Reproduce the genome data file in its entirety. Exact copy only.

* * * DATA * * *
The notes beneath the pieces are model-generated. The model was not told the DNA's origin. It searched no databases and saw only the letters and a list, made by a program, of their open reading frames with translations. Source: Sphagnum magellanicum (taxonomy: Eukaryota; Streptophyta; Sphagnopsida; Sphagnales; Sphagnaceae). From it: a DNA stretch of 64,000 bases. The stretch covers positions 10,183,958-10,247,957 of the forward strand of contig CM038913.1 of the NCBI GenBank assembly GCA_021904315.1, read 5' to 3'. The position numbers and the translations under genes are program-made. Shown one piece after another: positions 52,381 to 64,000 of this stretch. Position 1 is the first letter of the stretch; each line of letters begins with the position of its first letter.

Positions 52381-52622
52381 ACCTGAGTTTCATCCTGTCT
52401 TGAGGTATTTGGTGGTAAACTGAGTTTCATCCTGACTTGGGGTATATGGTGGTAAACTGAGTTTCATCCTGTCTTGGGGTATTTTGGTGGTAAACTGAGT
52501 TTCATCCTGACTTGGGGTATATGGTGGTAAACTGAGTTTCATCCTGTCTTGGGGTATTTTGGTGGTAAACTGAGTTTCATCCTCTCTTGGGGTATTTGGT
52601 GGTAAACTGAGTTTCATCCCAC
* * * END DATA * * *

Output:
The notes beneath the pieces are model-generated. The model was not told the DNA's origin. It searched no databases and saw only the letters and a list, made by a program, of their open reading frames with translations. Source: Sphagnum magellanicum (taxonomy: Eukaryota; Streptophyta; Sphagnopsida; Sphagnales; Sphagnaceae). From it: a DNA stretch of 64,000 bases. The stretch covers positions 10,183,958-10,247,957 of the forward strand of contig CM038913.1 of the NCBI GenBank assembly GCA_021904315.1, read 5' to 3'. The position numbers and the translations under genes are program-made. Shown one piece after another: positions 52,381 to 64,000 of this stretch. Position 1 is the first letter of the stretch; each line of letters begins with the position of its first letter.

Positions 52381-52622
52381 ACCTGAGTTTCATCCTGTCT
52401 TGAGGTATTTGGTGGTAAACTGAGTTTCATCCTGACTTGGGGTATATGGTGGTAAACTGAGTTTCATCCTGTCTTGGGGTATTTTGGTGGTAAACTGAGT
52501 TTCATCCTGACTTGGGGTATATGGTGGTAAACTGAGTTTCATCCTGTCTTGGGGTATTTTGGTGGTAAACTGAGTTTCATCCTCTCTTGGGGTATTTGGT
52601 GGTAAACTGAGTTTCATCCCAC